For example, an image of family-run farms dotting a rolling, green countryside might variously symbolize the stewardship of the land, Christian values, the vast and only semi-visible network of food production, a simpler life, or a tradition that is disappearing with the rise of corporate farming. All of these interpretations are valid within the cultural context of the United States. They can be strategically deployed (e.g., projected among a series of other images during the National Anthem to provoke a sense of nationalism), but the results will vary with the audience. That is, landscape imagery does not have a uniform significance or symbolism, even within a given culture. A person’s socioeconomic status, political leanings, place identity, occupation, or knowledge of the processes that go into creating that particular landscape, inevitably impact how they receive a given landscape image. We will reiterate this point throughout the lesson.
Second, as landscapes are physical objects, they are produced by various forces and actors in the world. The natural landscape exists prior to human activity, and it is inherently unstable to begin with. Gradual forces such as weathering, erosion, and deposition create a slowly-changing canvas which more sudden events such as earthquakes, floods, and wildfires can alter radically in the course of weeks, days, or hours. Human activity has equally broad-scale consequences for the landscape: we habitually change the landscape through agriculture, infrastructure, settlement, and urbanization — as well as through resource extraction in places we don’t think of as habitats (e.g., mining and forestry). Even our attempts to preserve the natural landscape lend a human element, as with the shift away from fire suppression to controlled burns in national parks.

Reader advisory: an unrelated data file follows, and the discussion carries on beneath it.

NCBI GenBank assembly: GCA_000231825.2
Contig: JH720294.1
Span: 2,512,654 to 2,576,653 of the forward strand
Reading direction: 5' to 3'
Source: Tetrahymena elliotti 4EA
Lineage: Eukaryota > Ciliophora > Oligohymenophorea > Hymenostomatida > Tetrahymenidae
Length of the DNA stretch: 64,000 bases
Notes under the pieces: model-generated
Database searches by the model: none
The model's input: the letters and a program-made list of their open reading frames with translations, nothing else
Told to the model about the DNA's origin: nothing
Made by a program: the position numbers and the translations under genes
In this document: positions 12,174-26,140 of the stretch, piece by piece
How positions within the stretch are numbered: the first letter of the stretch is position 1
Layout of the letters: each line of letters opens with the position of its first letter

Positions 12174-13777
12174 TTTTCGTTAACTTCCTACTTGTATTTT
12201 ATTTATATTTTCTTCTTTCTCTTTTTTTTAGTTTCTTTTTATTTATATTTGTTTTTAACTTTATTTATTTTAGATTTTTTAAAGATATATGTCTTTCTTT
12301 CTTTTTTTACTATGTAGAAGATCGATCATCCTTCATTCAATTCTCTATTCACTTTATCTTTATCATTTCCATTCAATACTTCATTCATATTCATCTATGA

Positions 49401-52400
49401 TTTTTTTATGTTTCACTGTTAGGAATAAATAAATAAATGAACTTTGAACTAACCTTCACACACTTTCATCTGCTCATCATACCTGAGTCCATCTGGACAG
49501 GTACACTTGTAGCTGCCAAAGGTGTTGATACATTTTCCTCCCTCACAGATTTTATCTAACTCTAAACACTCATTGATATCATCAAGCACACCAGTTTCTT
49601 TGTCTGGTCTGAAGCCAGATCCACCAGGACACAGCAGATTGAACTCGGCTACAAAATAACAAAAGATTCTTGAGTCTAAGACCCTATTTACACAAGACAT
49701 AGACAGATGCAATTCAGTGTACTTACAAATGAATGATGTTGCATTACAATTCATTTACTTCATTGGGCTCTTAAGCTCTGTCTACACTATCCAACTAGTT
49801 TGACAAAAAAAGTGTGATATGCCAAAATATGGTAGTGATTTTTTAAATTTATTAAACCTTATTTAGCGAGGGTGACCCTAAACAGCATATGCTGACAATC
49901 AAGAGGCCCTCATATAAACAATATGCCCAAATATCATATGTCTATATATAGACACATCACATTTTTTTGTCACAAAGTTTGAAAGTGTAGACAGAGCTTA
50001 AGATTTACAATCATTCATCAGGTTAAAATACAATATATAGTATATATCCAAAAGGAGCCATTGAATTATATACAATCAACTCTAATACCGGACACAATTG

And just as landscapes are produced, they are also consumed by people. We have already noted that landscape performs a symbolic function. Consider, for example, the song “America the Beautiful,” which begins:
O beautiful for spacious skies,
For amber waves of grain,
For purple mountain majesties
Above the fruited plain!
In fact, the song is bookended by descriptions of the landscape — the last verse mentions the country’s gleaming “alabaster cities” and the chorus uses landscape imagery to situate the extent of the state “from sea to shining sea.” In this case, the beauty of both natural and cultural landscapes (and the fecundity of the former) is presented as a central feature of America’s appeal. The descriptions of these landscapes are meant to instill a sense of patriotism in the listener, while also claiming specific territory and demarcating the boundaries of the state.
Yet these symbolic uses of landscapes are not the only ways that people consume them. We habitually consume and analyze landscapes in order to gain information about the world around us. Whether we are looking through the window of an airplane, train, or car as we travel across long distances or we are scanning the streets and storefronts of an unfamiliar city or neighborhood, we are looking to the landscape to give us clues about the place in which it exists. In this regard, we can think of landscapes as texts that we read (see Duncan & Duncan, 1988). We will return to this more extensively in section 6.6.